Wu Zixu

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Wu Zixu
Chinese 伍子胥
Wu Yun
Traditional Chinese 伍員
Simplified Chinese 伍员
Shenxu
(Wu kingdom title)
Chinese 申胥
Heroic and Upright King
(Tang Dynasty title)
Chinese 英烈王
God of Waves
(as a river deity)
Traditional Chinese 濤神
Simplified Chinese 涛神
Statue of Wu Zixu in Suzhou
This is a Chinese name; the family name is Wu.
Note: names are in simplified characters followed by traditional and Pinyin transliteration.

Wu Yun[1] (died 484 BCE), better known by his courtesy name Zixu, was a general and politician of the Wu kingdom in the Spring and Autumn Period (722–481 BCE). Since his death, he has evolved into a model of loyalty in Chinese culture. He is the best known historical figure with the Chinese family name "Wu" (伍). All branches of the Wu clan claim that he was their "first ancestor".

Classical sources[edit]

The historical records of Wu are found in the famous Chinese classics: Historical Records (史記; Shǐjì) by Sima Qian, The Art of War by Sun Tzu and The Annals of Lü Buwei. He is also mentioned in Guliang Zhuan and Gongyang Zhuan.[2] The accounts differ, showing the high level of folklorization of the character.

Biography[edit]

Early life[edit]

Wu Zixu was the second son of Wu She (伍奢), the Grand Tutor of the crown prince Jian of the state of Chu (楚). In 522 BCE, Fei Wuji, a corrupt official was sent to Qin to select a bride for the prince. King Ping of Chu received a princess from the state of Qin (秦) as a bride for his son, but decided to keep her for himself upon seeing her beauty. Fei Wuji, having gained favor from the King, convinced King Ping that Wu She and the crown prince himself would start a rebellion due to the bride from Qin, and persuaded the king to execute Wu She. Before his death, Wu She was forced under duress to send a letter to his sons, Wu Shang (伍尚) and Wu Zixu, that asked them to join him in the capital. While both realized that this was a trap, Wu Shang decided to go to the capital to die with his father. Wu Zixu, promising revenge, fled to the state of Wu.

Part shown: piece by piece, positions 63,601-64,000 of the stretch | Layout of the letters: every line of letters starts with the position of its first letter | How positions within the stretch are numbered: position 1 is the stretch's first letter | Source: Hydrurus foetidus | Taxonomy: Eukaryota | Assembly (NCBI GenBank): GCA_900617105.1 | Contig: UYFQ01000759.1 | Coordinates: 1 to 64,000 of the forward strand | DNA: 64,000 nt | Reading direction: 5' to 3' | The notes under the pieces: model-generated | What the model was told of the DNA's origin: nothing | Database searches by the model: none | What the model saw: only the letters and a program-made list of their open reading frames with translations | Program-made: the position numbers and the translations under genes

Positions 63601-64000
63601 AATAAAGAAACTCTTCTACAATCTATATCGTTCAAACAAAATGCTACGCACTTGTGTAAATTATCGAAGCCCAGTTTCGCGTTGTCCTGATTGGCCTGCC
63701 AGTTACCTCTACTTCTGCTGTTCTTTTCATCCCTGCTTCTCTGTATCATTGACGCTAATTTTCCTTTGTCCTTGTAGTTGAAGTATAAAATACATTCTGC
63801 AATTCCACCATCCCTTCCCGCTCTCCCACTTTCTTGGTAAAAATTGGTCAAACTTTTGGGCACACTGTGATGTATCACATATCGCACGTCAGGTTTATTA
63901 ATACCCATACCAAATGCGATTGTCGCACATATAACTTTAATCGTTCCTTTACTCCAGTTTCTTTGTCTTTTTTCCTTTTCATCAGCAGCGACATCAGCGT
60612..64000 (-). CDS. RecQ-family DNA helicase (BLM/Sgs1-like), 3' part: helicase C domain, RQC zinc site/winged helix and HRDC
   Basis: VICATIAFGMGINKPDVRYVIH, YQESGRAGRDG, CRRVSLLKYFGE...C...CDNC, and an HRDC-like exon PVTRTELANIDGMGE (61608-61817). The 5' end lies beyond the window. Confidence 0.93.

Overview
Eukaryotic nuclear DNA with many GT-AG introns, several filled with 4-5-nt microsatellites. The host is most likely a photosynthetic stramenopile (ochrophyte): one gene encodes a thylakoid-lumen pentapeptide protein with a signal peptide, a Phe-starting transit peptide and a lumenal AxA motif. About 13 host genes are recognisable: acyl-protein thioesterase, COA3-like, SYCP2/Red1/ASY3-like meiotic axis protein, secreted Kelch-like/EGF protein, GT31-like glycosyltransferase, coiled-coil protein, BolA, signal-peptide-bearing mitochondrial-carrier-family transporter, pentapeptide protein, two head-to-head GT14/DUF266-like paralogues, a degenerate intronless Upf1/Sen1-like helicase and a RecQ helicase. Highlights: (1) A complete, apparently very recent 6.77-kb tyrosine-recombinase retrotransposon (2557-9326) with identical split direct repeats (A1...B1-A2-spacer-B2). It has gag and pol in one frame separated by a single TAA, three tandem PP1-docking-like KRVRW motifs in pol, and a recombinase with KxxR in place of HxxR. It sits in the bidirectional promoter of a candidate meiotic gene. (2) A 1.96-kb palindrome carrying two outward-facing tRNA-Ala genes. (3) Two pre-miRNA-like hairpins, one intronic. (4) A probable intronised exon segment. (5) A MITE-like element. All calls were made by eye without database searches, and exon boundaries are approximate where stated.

Escape[edit]

Wu Zixu, along with Prince Jian's son, Prince Sheng, hoped to flee to the state of Wu. Wu Zixu, however, was a wanted man. He and the young prince were constantly pursued by soldiers. King Ping also ordered a very tight border control to catch Wu Zixu. As Wu Zixu approached Zhaoguan (昭关), the last pass to the state of Wu (吳), he sought the help of the physician Donggao Gong (东皋公), who recognized him as Wu She's son. Donggao Gong felt deep sympathy for Wu Zixu's plight and offered his help in escaping across the border.

According to legend, Donggao Gong gave refuge to Wu Zixu in his home for a week. Under enormous stress, Wu Zixu's hair turned completely white and his facial features aged greatly. The change was a blessing in disguise and Wu Zixu was able to escape and head to the state of Wu (吳).

Campaign Against the State of Chu[edit]

Main article: Battle of Boju

In the state of Wu, Wu Zixu became a trusted advisor of Prince Guang and helped him assassinate his cousin King Liao of Wu. Prince Guang ascended the throne and was known as King Helü of Wu.[3]